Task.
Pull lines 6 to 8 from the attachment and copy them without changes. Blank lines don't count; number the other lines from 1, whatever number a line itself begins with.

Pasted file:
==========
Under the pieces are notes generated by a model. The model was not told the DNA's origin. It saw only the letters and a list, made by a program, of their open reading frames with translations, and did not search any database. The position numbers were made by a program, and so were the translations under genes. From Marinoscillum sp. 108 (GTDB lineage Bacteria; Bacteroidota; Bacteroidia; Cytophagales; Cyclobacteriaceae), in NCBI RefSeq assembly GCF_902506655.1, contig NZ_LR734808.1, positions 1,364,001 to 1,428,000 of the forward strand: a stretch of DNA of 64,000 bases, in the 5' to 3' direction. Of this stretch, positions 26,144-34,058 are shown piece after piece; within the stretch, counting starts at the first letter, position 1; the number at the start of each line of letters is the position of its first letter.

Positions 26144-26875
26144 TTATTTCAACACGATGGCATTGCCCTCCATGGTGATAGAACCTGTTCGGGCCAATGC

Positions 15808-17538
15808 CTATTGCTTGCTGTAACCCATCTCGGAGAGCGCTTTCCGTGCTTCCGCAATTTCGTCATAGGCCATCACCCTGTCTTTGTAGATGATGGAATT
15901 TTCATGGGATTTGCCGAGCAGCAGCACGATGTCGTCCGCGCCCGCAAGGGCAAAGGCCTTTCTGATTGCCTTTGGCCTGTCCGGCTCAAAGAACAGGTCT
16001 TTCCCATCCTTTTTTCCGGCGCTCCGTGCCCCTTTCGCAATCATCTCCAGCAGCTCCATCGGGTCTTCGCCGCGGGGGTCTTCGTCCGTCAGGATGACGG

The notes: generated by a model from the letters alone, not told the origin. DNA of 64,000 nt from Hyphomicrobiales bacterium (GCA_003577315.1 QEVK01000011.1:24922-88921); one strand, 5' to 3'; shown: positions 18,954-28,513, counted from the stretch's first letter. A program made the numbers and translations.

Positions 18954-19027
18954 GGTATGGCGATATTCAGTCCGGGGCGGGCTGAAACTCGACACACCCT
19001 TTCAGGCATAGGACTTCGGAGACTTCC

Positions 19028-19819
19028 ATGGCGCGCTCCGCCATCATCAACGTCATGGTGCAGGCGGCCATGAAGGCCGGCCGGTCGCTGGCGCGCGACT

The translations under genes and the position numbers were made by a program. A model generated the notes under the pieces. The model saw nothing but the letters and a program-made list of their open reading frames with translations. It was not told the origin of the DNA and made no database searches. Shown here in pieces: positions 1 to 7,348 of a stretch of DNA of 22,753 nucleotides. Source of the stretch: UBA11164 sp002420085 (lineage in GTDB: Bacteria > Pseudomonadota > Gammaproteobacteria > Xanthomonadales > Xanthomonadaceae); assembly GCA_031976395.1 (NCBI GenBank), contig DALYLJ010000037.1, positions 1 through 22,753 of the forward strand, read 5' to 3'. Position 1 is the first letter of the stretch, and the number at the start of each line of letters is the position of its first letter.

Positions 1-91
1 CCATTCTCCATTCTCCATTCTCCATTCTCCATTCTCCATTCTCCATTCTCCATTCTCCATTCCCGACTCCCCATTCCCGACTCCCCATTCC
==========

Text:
15901 TTCATGGGATTTGCCGAGCAGCAGCACGATGTCGTCCGCGCCCGCAAGGGCAAAGGCCTTTCTGATTGCCTTTGGCCTGTCCGGCTCAAAGAACAGGTCT
16001 TTCCCATCCTTTTTTCCGGCGCTCCGTGCCCCTTTCGCAATCATCTCCAGCAGCTCCATCGGGTCTTCGCCGCGGGGGTCTTCGTCCGTCAGGATGACGG

The notes: generated by a model from the letters alone, not told the origin. DNA of 64,000 nt from Hyphomicrobiales bacterium (GCA_003577315.1 QEVK01000011.1:24922-88921); one strand, 5' to 3'; shown: positions 18,954-28,513, counted from the stretch's first letter. A program made the numbers and translations.